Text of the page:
With self-reliance and ingenuity so often associated with the entrepreneurial spirit, it is not surprising to see sole inventors going it alone once again when it comes to trademark management. But according to IP Watchdog contributor Mark Malek, frugality in this arena may be more hassle than it is worth.
"I appreciate the reasons for filing your own trademark applications, particularly in this economy," Malek wrote. "Nevertheless, there is significant long-term damage that can be caused by filing your own trademark, or relying on a one-size-fits-all service provided by non-attorneys."
In his practice, Malek suggested that a number of the revisions that have to be made to trademark applications after they have been rejected often cost more than hiring a qualified attorney would have during the initial procedure. Aside from the perils of failed applications and expensive infringement defenses, sole inventors could also be restricting their strategic capabilities.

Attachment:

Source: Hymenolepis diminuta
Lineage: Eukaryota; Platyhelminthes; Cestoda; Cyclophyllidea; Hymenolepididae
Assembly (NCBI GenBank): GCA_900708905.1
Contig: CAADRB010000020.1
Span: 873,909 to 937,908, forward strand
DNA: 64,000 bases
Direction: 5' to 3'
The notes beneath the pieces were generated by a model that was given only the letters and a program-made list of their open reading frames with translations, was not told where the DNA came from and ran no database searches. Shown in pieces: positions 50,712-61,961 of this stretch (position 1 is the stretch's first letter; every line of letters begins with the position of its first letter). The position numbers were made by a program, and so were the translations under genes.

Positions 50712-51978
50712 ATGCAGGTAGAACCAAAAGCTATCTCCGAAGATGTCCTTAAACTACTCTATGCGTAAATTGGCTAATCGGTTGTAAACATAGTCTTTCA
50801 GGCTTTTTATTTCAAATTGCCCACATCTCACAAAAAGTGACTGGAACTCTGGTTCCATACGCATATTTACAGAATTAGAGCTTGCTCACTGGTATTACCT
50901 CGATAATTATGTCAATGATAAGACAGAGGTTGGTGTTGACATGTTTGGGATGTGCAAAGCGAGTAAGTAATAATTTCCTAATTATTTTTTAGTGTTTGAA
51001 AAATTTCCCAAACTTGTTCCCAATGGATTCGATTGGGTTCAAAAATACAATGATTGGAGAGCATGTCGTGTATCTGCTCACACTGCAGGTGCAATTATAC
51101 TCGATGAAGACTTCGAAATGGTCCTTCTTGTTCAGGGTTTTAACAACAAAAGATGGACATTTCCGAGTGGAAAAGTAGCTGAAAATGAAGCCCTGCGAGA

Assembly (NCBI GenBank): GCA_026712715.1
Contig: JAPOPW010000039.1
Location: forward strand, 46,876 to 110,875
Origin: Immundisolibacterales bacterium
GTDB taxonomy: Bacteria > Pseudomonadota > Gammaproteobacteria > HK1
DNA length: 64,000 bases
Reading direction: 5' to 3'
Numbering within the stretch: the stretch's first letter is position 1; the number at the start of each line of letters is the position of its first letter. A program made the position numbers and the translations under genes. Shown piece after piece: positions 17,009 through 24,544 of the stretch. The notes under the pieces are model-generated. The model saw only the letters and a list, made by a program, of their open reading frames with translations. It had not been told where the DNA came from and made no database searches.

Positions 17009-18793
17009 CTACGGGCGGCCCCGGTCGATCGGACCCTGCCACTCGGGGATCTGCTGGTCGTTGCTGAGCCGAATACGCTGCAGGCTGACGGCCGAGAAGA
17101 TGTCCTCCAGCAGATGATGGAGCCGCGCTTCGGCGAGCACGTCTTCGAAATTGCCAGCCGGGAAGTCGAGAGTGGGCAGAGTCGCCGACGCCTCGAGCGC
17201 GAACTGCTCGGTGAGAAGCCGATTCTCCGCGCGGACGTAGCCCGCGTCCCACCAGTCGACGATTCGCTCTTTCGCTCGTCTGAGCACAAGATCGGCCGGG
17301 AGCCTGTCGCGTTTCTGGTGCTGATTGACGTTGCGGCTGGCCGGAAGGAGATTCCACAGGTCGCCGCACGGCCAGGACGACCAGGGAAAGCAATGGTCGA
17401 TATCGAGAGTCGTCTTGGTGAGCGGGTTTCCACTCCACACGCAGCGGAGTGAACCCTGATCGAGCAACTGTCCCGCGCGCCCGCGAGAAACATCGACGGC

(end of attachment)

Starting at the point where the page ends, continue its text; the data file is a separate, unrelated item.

According to Winthrop & Weinstine attorney Stephen Baird, extending the strength and scope of a trademark is often one of the best ways for a company to diversify its offerings and develop competitive advantage. Citing recent research from marketing industry experts, the perceived quality of a brand is now more important than the link between a company's original product and the brand extension.
His hypothetical example suggested that Nike's high brand quality could allow it to market and sell its own line of deodorant better than a generic pharmaceutical or cosmetics company. Essentially, strong trademark management from day one can help a company leverage the strength of its brand for unexpected business possibilities in the future.